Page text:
Of all the decisions for which new business owners turn to their CPA for guidance, entity type is one of the most important.
The choice of business structure determines a lot about the way the organization and its owners are taxed, offer insurance, provide payroll, and get protected legally, so business leaders need to evaluate their options from all angles. Advising them on corporation advantages related to payroll is just one way a CPA can help their client make a well-informed decision about how to structure their business.
Payroll and Non-Corporations
As CPAs know, a sole proprietorship is fairly simple to start. Tax preparation is also pretty simple because the business owner reports their business profits on their personal income tax return. From a payroll perspective, sole proprietors are responsible for self-employment taxes (15.3%) on their own earnings and withholding and remitting federal and state taxes for any employees they hire.
CPAs can help sole proprietors anticipate some payroll questions that might arise as they expand. For example, sole proprietors often hire family members as their first employees, and family members of sole proprietors are treated slightly differently than other employees for payroll tax purposes. For example, a sole proprietor who employs their spouse doesn’t have to withhold federal unemployment taxes for the spouse’s earnings.
Multiple partners going into business together may establish a partnership if they’re willing to share the business’s liability, profits, and losses. While partnerships tend to be slightly more complicated than sole proprietorships from a tax perspective, they’re fairly similar from a payroll perspective. A partnership must collect and remit taxes for any employees on its payroll, but partners aren’t employees and are responsible for their own self-employment taxes.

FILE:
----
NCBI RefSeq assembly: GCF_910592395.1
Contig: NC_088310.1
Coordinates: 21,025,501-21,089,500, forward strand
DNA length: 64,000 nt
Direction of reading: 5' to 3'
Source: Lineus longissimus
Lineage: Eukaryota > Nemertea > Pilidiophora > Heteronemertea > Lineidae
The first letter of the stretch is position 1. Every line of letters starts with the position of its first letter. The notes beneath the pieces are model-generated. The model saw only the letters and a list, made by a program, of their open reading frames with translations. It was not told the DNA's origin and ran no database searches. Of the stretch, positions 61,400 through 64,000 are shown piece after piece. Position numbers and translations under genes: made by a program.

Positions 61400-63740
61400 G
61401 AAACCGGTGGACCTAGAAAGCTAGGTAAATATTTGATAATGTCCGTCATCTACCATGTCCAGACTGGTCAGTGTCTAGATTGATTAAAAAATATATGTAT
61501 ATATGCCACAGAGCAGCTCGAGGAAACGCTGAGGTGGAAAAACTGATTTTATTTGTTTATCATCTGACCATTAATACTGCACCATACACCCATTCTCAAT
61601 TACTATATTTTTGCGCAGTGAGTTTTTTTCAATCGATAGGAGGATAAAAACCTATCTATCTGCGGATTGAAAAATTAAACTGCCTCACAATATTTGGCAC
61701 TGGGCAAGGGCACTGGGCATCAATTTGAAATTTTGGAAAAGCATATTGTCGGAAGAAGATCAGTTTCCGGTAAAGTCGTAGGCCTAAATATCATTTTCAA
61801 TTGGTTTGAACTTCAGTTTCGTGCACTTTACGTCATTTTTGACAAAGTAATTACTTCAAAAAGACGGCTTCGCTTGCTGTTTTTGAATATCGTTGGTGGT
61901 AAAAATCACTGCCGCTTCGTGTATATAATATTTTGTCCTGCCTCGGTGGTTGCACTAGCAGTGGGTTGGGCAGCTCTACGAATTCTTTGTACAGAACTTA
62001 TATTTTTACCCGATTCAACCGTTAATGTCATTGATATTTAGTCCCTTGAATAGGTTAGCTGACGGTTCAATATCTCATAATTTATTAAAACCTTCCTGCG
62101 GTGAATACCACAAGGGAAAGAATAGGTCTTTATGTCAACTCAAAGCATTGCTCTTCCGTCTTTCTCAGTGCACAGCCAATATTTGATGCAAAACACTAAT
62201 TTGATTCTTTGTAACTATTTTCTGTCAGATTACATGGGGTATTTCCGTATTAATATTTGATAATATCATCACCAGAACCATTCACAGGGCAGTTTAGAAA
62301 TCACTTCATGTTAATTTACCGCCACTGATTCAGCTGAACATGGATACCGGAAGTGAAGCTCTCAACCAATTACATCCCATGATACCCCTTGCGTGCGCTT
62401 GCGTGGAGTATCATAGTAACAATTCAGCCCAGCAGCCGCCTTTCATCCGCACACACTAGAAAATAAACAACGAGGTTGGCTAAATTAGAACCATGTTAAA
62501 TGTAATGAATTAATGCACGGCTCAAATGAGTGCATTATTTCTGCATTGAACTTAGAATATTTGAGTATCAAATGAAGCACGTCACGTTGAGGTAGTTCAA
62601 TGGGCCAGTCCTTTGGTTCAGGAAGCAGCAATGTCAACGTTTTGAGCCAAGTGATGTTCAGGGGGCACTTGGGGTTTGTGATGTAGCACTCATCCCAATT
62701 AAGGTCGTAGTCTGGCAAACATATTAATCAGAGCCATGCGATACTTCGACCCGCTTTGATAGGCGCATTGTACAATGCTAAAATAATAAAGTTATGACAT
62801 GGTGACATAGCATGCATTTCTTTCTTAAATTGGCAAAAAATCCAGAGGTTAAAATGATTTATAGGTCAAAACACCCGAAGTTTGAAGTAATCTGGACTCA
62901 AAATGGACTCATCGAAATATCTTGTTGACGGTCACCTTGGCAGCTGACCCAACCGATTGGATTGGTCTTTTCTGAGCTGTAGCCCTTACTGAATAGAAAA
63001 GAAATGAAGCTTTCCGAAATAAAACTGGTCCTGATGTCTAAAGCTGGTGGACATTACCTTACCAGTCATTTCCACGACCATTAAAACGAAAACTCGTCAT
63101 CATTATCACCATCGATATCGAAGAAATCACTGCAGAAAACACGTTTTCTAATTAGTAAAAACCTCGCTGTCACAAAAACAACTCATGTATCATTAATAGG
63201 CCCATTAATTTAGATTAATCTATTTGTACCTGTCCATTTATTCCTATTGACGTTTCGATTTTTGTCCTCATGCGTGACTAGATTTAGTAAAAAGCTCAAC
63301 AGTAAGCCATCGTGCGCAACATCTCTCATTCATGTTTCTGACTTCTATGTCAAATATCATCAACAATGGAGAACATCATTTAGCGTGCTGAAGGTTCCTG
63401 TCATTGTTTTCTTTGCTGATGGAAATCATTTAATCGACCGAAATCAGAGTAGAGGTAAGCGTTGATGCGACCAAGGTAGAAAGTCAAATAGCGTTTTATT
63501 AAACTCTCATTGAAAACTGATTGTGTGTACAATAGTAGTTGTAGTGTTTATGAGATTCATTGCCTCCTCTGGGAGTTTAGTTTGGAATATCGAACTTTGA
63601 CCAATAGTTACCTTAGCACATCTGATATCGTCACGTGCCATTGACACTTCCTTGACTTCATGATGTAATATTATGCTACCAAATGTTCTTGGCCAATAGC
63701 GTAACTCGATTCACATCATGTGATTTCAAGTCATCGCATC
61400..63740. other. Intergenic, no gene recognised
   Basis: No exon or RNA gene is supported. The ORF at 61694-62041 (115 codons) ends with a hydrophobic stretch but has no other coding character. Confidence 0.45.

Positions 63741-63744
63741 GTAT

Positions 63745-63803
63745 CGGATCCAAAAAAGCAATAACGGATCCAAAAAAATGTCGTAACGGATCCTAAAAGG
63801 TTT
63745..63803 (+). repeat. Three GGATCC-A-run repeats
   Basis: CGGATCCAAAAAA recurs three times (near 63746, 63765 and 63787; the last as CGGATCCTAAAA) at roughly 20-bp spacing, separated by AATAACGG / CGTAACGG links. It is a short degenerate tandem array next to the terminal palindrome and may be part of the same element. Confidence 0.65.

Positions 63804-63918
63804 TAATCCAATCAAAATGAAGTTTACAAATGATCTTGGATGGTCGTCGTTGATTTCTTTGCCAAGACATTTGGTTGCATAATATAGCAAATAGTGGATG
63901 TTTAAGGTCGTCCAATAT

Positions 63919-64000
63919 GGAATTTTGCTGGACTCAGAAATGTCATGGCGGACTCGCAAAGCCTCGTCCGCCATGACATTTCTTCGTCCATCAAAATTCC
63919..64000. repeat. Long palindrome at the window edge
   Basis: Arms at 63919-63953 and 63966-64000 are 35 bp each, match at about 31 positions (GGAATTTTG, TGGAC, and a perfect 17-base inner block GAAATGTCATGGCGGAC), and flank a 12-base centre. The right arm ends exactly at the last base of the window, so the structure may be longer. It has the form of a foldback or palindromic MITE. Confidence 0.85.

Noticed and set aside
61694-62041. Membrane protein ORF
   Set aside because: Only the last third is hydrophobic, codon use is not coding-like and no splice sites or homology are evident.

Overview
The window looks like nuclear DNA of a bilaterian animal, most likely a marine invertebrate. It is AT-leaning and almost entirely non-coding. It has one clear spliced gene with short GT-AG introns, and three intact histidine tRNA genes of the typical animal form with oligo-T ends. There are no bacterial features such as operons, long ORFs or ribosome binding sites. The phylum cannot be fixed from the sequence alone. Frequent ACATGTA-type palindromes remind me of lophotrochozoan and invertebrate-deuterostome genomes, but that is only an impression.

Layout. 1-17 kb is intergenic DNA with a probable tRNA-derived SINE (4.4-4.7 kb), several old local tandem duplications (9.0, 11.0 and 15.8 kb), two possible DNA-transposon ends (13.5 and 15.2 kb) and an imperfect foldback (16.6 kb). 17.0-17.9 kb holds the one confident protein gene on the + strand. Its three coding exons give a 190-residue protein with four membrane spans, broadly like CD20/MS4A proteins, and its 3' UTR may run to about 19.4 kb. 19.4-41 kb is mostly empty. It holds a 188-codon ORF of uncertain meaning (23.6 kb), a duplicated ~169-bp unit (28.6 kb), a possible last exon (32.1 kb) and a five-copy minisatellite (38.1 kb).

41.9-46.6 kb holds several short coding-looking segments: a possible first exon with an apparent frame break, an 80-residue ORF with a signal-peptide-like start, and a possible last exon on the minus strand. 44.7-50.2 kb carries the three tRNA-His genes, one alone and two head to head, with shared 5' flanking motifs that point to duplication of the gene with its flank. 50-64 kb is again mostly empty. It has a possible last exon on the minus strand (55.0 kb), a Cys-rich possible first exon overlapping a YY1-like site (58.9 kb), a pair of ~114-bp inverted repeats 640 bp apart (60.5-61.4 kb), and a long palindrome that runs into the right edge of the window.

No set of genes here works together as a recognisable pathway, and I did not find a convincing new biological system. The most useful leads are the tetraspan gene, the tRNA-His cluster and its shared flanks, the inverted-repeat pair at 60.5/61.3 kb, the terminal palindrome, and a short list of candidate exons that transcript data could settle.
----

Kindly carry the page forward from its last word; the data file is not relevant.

As for LLCs? Because there are so many ways for new businesses to structure and use an LLC, how a CPA advises an LLC client about payroll depends on whether it’s a one-member LLC, a partnership or a corporation. Loop in your payroll services provider with specific questions.
Payroll and Corporation Advantages
Limiting personal liability is a central reason that business owners want to incorporate. That said, clients need to think beyond their legal protections when thinking about corporation advantages. There can be significant payroll tax benefits to incorporation, which CPAs can help their clients take advantage of.
New business owners may be wary of C corps because of double taxation, making an S corp a more attractive business entity. CPAs can talk clients through the income tax and state law issues at play, as well as clients’ long-term business goals, as they weigh their choices.
Despite double taxation and other complexities, a C corp is still the most appropriate entity type for some businesses. Payroll may be fairly straightforward at least: C corp owners pay themselves a regular salary, subject to income and payroll taxes, just as they’ll do for any employees the corporation hires.
S corps also pay out salaries and collect income and payroll taxes, but give their shareholders the added benefit of taking some of their compensation through distributions that aren’t subject to payroll taxes. A business owner who establishes an S corp is empowered to decide how much to pay themselves in salary and how much to pay themselves through shareholder distributions.
Since the corporation only owes FICA and unemployment taxes on salaries and not on distributions, S corp owners may be able to lower their personal tax bill by increasing the percentage of compensation they take through distributions.
Of course, what a new business owner might think is a loophole really isn’t one because the IRS watches S corps carefully. An S corp owner who pays themselves $50,000 salary and $400,000 in distributions is going to attract IRS attention and possibly be penalized. (A new business that’s just launching might not generate significant distributions for its owner right away, anyway). Still, CPAs can help S corp clients maximize their earnings by determining a salary-to-distribution ratio that’s tax advantaged without failing the IRS’s reasonable compensation test. And—knowing that the IRS is strict with S corps—CPAs can make themselves valuable to these clients by ensuring that they’re on top of their tax and payroll reporting obligations so everything’s in order and clients don’t have to waste time scrambling when taxes are due.
Advising on Corporation Advantages
New business owners can turn to their CPAs for specialized advice about entity types, corporation advantages, protecting their personal assets and setting up payroll—and CPAs can turn to ConnectPay for specialized advice about their clients’ payroll questions. With your Connected Services Rep just a phone call away, you can spend your valuable time advising clients instead of trying to solve thorny payroll tax issues.
Reach out to talk about how ConnectPay can make your job easier and help you make your clients’ jobs easier too. Let’s connect today.